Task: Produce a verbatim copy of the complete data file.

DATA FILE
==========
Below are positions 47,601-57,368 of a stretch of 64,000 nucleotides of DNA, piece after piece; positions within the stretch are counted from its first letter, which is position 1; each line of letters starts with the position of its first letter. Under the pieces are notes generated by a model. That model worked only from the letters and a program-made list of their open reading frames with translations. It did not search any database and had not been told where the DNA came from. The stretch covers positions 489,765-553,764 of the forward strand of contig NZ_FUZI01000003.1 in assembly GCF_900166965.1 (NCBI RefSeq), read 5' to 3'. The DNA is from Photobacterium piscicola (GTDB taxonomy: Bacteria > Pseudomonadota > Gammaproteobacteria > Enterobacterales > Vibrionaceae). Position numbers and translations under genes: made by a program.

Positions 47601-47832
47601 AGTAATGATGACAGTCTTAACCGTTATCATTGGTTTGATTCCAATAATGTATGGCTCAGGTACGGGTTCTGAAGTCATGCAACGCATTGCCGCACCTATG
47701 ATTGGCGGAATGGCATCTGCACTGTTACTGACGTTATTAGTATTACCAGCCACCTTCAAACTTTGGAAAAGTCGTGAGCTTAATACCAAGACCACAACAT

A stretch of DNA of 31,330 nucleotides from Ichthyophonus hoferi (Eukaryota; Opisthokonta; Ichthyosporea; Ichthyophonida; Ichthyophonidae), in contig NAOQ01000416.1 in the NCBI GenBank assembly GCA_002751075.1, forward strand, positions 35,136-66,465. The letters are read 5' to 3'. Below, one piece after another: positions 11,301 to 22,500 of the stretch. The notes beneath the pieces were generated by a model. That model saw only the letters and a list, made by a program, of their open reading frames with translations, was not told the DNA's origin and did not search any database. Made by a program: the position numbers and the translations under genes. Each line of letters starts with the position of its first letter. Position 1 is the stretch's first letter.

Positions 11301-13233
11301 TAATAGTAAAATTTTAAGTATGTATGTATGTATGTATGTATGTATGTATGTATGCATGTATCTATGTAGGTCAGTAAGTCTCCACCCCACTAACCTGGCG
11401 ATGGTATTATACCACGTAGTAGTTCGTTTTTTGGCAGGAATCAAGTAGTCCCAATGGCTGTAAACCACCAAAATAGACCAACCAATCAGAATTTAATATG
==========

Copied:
Below are positions 47,601-57,368 of a stretch of 64,000 nucleotides of DNA, piece after piece; positions within the stretch are counted from its first letter, which is position 1; each line of letters starts with the position of its first letter. Under the pieces are notes generated by a model. That model worked only from the letters and a program-made list of their open reading frames with translations. It did not search any database and had not been told where the DNA came from. The stretch covers positions 489,765-553,764 of the forward strand of contig NZ_FUZI01000003.1 in assembly GCF_900166965.1 (NCBI RefSeq), read 5' to 3'. The DNA is from Photobacterium piscicola (GTDB taxonomy: Bacteria > Pseudomonadota > Gammaproteobacteria > Enterobacterales > Vibrionaceae). Position numbers and translations under genes: made by a program.

Positions 47601-47832
47601 AGTAATGATGACAGTCTTAACCGTTATCATTGGTTTGATTCCAATAATGTATGGCTCAGGTACGGGTTCTGAAGTCATGCAACGCATTGCCGCACCTATG
47701 ATTGGCGGAATGGCATCTGCACTGTTACTGACGTTATTAGTATTACCAGCCACCTTCAAACTTTGGAAAAGTCGTGAGCTTAATACCAAGACCACAACAT

A stretch of DNA of 31,330 nucleotides from Ichthyophonus hoferi (Eukaryota; Opisthokonta; Ichthyosporea; Ichthyophonida; Ichthyophonidae), in contig NAOQ01000416.1 in the NCBI GenBank assembly GCA_002751075.1, forward strand, positions 35,136-66,465. The letters are read 5' to 3'. Below, one piece after another: positions 11,301 to 22,500 of the stretch. The notes beneath the pieces were generated by a model. That model saw only the letters and a list, made by a program, of their open reading frames with translations, was not told the DNA's origin and did not search any database. Made by a program: the position numbers and the translations under genes. Each line of letters starts with the position of its first letter. Position 1 is the stretch's first letter.

Positions 11301-13233
11301 TAATAGTAAAATTTTAAGTATGTATGTATGTATGTATGTATGTATGTATGTATGCATGTATCTATGTAGGTCAGTAAGTCTCCACCCCACTAACCTGGCG
11401 ATGGTATTATACCACGTAGTAGTTCGTTTTTTGGCAGGAATCAAGTAGTCCCAATGGCTGTAAACCACCAAAATAGACCAACCAATCAGAATTTAATATG